I remember sitting on the splintery, wooden pews of our country church, listening to scripture. The minister’s monotone voice competed with the drone of the microphone, “Look at the birds of the air… Consider the lilies of the field, how they grow.. But if God so clothes the grass of the field, will he not much more clothe you, O men of little faith?” (Matthew 25: 26-30).
Our farming fathers were duped by the interpretation of this scripture. They were Irish men who loved the earth, trusted her rhythms, knew the poetry of wind and work. Within a decade or so of those quiet Sundays, corporate farming ate their farms, making it impossible to make a living on anything less than thousands of acres and GMO seed. My father trusted this regime, felt it necessary to feed the people of the earth. He was more interested in plowing and planting than politics, and we all, the small farms of America, have paid ever since.
I wish we had been taught another interpretation of this passage, an interpretation of what Jungian analyst Ed Edinger calls the ego-Self axis, or the ego’s proper relationship to the Self. What are the matters of the ego and what are the matters of the Self? The more I am steeped in these questions, the humbler I feel. Our culture is so ego oriented, thinking we have control and dominance over so much, and I am embedded in this culture.
But really, ideally, the ego is a servant of the Self, helping navigate, and I believe, very much involved with the creation of soul. More like a farmer, really, a farmer of soil, a farmer of soul. Soul work necessarily involves a marriage of ego and spirit.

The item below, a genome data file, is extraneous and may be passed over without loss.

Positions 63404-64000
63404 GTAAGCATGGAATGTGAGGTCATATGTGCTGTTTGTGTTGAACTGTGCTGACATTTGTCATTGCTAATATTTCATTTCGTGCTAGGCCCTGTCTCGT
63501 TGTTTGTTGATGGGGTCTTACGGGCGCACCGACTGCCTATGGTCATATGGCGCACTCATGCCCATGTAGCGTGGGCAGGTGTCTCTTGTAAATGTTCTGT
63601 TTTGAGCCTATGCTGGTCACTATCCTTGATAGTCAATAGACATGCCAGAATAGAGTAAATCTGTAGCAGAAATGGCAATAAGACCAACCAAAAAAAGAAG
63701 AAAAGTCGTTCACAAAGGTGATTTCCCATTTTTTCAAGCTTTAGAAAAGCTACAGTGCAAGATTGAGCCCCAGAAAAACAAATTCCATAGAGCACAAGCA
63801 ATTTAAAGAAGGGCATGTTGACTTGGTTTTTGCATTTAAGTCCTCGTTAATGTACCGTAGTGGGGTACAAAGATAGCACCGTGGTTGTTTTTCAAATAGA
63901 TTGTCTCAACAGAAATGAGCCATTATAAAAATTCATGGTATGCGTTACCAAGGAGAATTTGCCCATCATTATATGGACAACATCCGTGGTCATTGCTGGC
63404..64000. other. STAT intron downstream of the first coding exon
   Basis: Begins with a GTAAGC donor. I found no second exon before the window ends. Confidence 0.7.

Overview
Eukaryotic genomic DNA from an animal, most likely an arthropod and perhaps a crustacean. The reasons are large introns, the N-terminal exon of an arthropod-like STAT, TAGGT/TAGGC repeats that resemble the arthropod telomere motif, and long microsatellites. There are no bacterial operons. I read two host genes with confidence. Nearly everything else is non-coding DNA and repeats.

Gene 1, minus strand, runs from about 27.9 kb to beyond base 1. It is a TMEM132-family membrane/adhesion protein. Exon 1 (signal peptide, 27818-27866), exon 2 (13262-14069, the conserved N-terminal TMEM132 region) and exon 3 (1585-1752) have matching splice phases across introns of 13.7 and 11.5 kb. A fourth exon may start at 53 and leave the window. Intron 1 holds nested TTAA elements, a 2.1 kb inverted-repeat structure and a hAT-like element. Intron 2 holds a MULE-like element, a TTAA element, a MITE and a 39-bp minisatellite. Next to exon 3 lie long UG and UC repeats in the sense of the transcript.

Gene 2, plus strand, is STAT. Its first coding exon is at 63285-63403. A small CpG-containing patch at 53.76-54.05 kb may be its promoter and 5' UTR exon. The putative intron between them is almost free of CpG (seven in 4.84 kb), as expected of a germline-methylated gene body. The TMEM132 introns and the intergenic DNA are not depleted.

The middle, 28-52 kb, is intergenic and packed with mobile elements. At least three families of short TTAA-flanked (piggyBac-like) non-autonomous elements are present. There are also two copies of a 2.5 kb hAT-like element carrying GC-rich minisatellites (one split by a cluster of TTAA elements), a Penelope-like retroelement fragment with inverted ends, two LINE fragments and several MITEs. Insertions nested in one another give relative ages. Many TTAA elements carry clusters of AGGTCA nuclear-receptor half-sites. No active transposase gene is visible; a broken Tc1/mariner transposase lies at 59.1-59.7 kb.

If there is too much ego agenda, we are cut off from what Carl Jung called “the Self”, impoverished. The Self is of the realm of Spirit. We need vitality of Spirit; our purpose here on earth is to incarnate the energies of Spirit, grounding the divinity of Self.
The marriage of ego and spirit, the birth of soul, is not an equal 50/50 kind of thing, but a relationship involving that magical proportion of pi. Again I refer to Edinger. Edinger described the proportion of the golden mean or golden section as the ego’s proper relationship to the Self: the ratio of the lesser part to the greater part is the same as that of the greater part to the whole.
The challenge is mind-boggling, and the more I am confronted with land use issues, the more I am confronted with the arrogance of land ownership, including my own. Ego attitudes (lesser part) take precedence; the larger part (the Commons, which includes Nature) is usurped. We lose contact with the whole and enter a soulless existence.
A spiritual ritual leader reminded me this week that we do not own land. That the spirits of the land are independent and open to us, but we only serve them. Try to dominate?— we do so at our own peril, as we are finding out with climate change.
This week Donald and I are doing ceremony to feed the spirits of our ranch, of the meadow, of the creek, and the mountainside. For seven days we burn a special incense to feed the Nature Spirits, and on Thursday morning, a Tibetan lama will preform ritual in our home and on the land.
I wonder: if I spent as much time taking care of my relationships with the Nature Spirits and the land as I do with my human relationships, how would my life be different? How would it impact my activism? Collectively, if we all tended these relationships with Nature, how would it inform the laws we make and fight to preserve? Could it move land activism beyond power struggles?